The truancy debate – the forgotten question

The government is grappling with the latest recommendations to tackle school truancy, but exam truancy is a neglected problem that deserves attention. CERP’s Suzanne Chamberlain explains.

The media spotlight is currently on truancy following the publication of the government’s report on school attendance. Much of this attention has focused on term-time holidays, but there is another kind of truancy, with potentially very different underlying causes and significant long term implications, that has so far failed to make the headlines.

Exams: the truant’s target?

Students’ patterns of exam absenteeism and truancy have, so far, gone largely unnoticed. However, CERP researchers have conducted two studies that suggest assessment may be a neglected factor in the truancy debate.  

We looked at students’ patterns of attendance for various GCSE exams and found evidence to suggest that some students were absent from, and appeared to be ‘opting out’ of, particular types of assessment.

Of the GCSEs we looked at, the assessments most likely to be affected by absenteeism were oral tests, such as GCSE French and German speaking tests, high stakes written exams in GCSE English, and a GCSE ICT project which students completed with very little input from teachers.

Our research suggested that between 2 and 4 per cent of students had one or more unexplained exam absences. With more than 600,000 candidates taking over 5 million GCSE exams last year alone, this is not an insignificant problem.

Typically, the students absent from exams gained lower component-level scores than students who completed all assessments for each qualification, and their overall qualification scores were, on average, one-third of the students’ who completed all assessments. This suggests that they were less able students. In some cases, ‘opting out’ of these assessments may have involved some effort, requiring one or more days of absenteeism or truancy.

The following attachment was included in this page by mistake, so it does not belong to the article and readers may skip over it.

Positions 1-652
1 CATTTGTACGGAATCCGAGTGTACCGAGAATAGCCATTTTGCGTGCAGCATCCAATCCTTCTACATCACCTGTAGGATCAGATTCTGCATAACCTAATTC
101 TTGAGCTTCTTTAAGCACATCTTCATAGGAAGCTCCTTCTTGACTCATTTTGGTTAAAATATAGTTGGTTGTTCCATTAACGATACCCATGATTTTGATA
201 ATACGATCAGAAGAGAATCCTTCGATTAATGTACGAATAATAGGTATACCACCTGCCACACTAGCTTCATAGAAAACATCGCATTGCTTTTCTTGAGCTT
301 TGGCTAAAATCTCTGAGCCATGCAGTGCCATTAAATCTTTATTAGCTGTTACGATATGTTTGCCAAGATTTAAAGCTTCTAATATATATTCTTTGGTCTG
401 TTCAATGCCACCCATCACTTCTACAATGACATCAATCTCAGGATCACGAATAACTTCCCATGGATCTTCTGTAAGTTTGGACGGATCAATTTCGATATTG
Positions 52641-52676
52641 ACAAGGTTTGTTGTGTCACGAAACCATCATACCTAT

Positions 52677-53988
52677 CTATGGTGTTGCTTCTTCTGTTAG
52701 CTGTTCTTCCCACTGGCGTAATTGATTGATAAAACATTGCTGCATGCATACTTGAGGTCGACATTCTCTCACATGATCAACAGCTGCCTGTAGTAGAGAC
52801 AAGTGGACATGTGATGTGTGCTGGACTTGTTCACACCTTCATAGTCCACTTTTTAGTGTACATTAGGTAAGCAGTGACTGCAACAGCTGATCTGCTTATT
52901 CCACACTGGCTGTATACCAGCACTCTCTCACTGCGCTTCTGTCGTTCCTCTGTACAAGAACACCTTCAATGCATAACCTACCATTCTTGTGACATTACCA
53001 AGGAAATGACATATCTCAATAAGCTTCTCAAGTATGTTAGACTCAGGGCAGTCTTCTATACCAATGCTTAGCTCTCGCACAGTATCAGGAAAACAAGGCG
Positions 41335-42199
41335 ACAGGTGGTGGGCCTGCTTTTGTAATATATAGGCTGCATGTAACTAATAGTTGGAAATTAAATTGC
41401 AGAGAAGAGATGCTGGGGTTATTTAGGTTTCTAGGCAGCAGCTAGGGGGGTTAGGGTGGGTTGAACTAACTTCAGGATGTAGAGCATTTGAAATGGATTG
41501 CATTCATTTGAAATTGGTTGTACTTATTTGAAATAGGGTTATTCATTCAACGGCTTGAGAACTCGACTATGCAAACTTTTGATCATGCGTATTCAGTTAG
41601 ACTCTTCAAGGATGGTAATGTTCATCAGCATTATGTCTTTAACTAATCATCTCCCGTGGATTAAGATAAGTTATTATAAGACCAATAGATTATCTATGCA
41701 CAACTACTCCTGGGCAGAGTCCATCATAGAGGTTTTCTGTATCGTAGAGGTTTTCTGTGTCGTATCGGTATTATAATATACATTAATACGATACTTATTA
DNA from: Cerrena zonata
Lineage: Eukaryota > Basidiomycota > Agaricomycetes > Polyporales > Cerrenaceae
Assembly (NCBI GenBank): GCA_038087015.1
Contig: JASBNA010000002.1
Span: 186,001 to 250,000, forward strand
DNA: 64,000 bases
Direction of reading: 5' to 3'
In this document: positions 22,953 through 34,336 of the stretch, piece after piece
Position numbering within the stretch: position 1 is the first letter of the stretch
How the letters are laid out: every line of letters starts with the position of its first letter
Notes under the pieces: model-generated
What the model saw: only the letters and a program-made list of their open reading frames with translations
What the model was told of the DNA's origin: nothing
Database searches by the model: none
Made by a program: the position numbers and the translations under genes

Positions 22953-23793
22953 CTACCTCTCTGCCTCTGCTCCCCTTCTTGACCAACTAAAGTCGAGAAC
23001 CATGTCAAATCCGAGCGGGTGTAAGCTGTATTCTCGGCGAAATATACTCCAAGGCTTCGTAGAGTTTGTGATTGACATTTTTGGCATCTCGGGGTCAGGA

The fear factor

The patterns of targeted exam absence suggest that these students have underlying reasons for their truancy. The anxiety and stress associated with high stakes assessment could be one such factor, and is an area we have also investigated.

It is well documented that there is a direct link between anxiety and poor academic performance. Although some anxiety can be a useful motivator, anxiety becomes debilitating when it disrupts students’ ability to focus and complete the mental processes required of them during an exam. Students who have experience of repeated failure in assessment are more likely to be anxious, and it becomes a vicious circle as academic failure, anxiety and absenteeism feed into each other.

Yes, term-time truancy is a problem. But exam truancy is a neglected issue that appears to involve a different group of students, those perhaps not equipped with the cognitive, emotional and practical skills to cope with the pressures of high stakes assessment. These students must not be forgotten as the debate on tackling truancy continues.

Suzanne Chamberlain is a Senior Research Associate at CERP

  1. Taylor, C. (2012). Improving attendance at school [PDF]. Department for Education.
  2. Chamberlain, S. (2008). Sleeping in or selecting out? Candidates' absence from GCSE examinations. Research in Education, 79(1), 53-66.
  3. Chamberlain, S., Daly, A. and Spalding, V. (2011). The fear factor: students’ experiences of test anxiety when taking A-level examinations. Pastoral Care in Education, 29(3), 193-205.

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